What did you do? The representatives of labour unions in Great Britain met you, and you made of them a preposterous, an impossible demand, and, because they would not accede to it, you closed the Conference: you refused to meet them further; you assumed that no other guarantees than those you asked were possible, and you determined deliberately in cold anger, to starve out one-third of the population of this city, to break the manhood of the men by the sight of the suffering of their wives and the hunger of their children. We read in the Dark Ages of the rack and the thumb-screw. But these iniquities were hidden and concealed from the knowledge of men, in dungeons and torture chambers. Even in the Dark Ages humanity could not endure the sight of such suffering, and it learnt of such misuses of power by slow degrees, through rumour, and, when it was certain, it razed its Bastilles to their foundations. It remained for the twentieth century and the capital city of Ireland to see an oligarchy of four hundred masters deciding openly upon starving one hundred thousand people, and refusing to consider any solution except that fixed by their pride. You, masters, asked men to do that which masters of labour in any other city in these islands had not dared to do. You insolently demanded of those men who were members of a trade union that they should resign from that union; and from those who were not members you insisted on a vow that they would never join it.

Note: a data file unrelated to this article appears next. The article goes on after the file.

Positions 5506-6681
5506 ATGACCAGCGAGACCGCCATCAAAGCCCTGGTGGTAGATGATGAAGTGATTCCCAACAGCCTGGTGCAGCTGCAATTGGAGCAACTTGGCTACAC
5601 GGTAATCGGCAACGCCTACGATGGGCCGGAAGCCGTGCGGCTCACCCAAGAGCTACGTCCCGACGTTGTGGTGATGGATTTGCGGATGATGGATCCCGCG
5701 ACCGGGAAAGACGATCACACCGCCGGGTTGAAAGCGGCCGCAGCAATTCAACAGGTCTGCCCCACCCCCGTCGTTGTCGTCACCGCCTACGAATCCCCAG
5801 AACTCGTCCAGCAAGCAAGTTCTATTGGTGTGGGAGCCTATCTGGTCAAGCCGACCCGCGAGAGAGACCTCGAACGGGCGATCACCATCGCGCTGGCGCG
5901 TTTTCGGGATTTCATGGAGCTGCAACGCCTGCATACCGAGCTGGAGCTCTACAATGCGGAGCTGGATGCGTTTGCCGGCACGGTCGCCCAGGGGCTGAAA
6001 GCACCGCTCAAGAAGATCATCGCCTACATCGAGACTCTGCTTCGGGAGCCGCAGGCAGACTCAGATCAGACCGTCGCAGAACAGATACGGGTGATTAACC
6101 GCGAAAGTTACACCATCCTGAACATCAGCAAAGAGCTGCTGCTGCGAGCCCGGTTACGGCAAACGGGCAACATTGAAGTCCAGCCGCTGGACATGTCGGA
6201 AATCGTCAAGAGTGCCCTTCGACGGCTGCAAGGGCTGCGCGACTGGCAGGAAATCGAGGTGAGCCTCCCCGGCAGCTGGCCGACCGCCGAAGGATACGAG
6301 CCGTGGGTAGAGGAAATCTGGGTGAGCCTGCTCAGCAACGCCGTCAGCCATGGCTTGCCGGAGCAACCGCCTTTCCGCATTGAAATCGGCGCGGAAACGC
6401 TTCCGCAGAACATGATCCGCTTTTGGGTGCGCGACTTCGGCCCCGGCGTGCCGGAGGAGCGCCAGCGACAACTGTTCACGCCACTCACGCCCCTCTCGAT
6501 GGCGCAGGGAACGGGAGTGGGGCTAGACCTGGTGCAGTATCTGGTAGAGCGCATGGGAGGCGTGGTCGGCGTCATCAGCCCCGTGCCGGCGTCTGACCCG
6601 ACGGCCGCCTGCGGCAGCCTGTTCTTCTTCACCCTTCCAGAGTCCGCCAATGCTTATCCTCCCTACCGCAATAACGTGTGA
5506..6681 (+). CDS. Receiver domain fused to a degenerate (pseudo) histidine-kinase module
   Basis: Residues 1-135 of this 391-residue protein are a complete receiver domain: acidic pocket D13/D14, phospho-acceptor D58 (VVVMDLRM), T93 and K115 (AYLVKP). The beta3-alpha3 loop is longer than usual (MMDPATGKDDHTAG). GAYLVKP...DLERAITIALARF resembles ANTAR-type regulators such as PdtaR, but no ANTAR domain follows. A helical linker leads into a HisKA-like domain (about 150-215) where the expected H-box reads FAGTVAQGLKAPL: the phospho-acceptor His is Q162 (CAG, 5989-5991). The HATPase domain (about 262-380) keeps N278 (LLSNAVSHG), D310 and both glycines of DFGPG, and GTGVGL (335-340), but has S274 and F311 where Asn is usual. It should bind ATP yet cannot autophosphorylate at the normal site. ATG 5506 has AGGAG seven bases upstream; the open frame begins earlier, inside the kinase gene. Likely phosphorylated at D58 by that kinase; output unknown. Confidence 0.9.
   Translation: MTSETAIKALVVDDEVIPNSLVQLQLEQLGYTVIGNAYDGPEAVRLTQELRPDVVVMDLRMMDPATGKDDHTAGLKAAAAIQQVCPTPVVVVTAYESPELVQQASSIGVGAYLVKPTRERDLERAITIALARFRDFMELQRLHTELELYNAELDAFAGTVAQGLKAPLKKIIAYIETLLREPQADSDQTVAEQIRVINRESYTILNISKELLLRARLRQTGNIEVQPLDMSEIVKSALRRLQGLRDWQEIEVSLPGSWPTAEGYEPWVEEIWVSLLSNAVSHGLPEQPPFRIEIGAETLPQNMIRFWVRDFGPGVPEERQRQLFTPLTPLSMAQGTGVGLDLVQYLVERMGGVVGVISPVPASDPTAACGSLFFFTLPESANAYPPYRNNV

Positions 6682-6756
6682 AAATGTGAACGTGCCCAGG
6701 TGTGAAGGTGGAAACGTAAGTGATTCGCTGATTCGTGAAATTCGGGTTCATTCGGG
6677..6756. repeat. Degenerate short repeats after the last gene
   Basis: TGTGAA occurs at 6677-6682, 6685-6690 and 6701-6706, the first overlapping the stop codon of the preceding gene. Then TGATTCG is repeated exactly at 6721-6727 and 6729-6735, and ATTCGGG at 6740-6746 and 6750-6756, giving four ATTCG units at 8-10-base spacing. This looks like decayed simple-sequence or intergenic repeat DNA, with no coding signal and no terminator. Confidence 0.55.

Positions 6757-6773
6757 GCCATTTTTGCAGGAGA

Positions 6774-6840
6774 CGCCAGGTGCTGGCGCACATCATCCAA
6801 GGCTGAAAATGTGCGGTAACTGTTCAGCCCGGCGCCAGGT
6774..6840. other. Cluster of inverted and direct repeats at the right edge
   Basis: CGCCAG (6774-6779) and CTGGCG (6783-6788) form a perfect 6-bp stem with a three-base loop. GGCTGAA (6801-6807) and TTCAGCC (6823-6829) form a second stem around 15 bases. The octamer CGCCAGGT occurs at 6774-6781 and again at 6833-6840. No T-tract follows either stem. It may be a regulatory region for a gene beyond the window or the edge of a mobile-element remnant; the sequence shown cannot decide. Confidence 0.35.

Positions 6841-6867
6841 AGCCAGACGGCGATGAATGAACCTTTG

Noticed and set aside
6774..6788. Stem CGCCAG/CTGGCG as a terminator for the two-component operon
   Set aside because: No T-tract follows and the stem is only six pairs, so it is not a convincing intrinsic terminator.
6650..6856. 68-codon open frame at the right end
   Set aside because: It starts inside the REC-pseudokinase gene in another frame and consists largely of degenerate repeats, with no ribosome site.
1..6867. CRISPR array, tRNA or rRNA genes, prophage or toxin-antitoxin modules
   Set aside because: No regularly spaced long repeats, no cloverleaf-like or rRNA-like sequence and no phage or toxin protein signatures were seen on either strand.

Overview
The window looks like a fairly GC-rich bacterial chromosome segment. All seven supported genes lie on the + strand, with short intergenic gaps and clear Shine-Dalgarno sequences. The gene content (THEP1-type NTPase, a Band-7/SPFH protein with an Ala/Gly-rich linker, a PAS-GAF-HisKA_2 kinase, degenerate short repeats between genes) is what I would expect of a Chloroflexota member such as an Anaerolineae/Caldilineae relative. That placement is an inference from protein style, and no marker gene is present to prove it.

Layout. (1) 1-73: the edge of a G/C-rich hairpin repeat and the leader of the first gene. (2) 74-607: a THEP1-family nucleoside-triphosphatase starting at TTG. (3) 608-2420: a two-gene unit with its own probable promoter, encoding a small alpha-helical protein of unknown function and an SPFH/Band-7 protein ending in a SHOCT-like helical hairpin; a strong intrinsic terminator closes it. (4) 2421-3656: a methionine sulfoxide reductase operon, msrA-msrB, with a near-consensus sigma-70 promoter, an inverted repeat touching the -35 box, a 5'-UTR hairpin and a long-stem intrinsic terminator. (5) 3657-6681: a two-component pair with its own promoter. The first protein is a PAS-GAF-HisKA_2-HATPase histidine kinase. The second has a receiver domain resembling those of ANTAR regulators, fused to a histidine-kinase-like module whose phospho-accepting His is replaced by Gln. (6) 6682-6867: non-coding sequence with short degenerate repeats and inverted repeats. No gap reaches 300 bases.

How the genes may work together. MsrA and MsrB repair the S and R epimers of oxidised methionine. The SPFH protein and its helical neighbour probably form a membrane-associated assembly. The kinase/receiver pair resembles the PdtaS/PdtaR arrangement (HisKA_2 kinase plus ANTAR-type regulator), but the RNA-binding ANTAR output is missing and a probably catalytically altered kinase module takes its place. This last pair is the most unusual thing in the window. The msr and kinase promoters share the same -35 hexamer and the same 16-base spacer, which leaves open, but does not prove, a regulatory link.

Your insolence and ignorance of the rights conceded to workers universally in the modern world were incredible, and as great as your inhumanity. If you had between you collectively a portion of human soul as large as a threepenny-bit, you would have sat night and day with the representatives of labour, trying this or that solution of the trouble, mindful of the women and chil- dren, who at least were innocent of wrong against you. But no! You reminded Labour you could always have your three meals a day while it went hungry. You went into conference again with representatives of the State, because, dull as you are, you knew public opinion would not stand your holding out. You chose as your spokesman the bitterest tongue that ever wagged in this island, and then, when an award was made by men who have an experience in industrial matters a thousand times transcending yours, who have settled disputes in industries so great that the sum of your petty enterprises would not equal them, you withdraw again; and will not agree to accept their solution, and fall back again upon your devilish policy of starvation. Cry aloud to Heaven for new souls! The souls you have got, cast upon the screen of publicity, appear like the horrid and writhing creatures enlarged from the insect world, and revealed to us by the microscope.

You may succeed in your policy and ensure your own damnation by your victory. The men whose manhood you have broken will loathe you, and will always be brooding and scheming to strike a fresh blow. The children will be taught to curse you. The infant being moulded in the womb will have breathed into its starved body the vitality of hate. It is not they - it is you who are blind Samsons pulling down the pillars of the social order. You are sounding the death-knell of autocracy in industry. There was autocracy in political life, and it was superseded by democracy. So surely will democratic power wrest from you the control of industry. The fate of you, the aristocracy of industry, will be as the fate of the aristocracy of land, if you do not show that you have some humanity still among you. Humanity abhors, above all things, a vacuum in itself, and your class will be cut off from humanity as the surgeon cuts the cancer and the alien growth from the body. Be warned ere it is too late.

Yours, &c., A.E. DUBLIN, October 6th, 1913.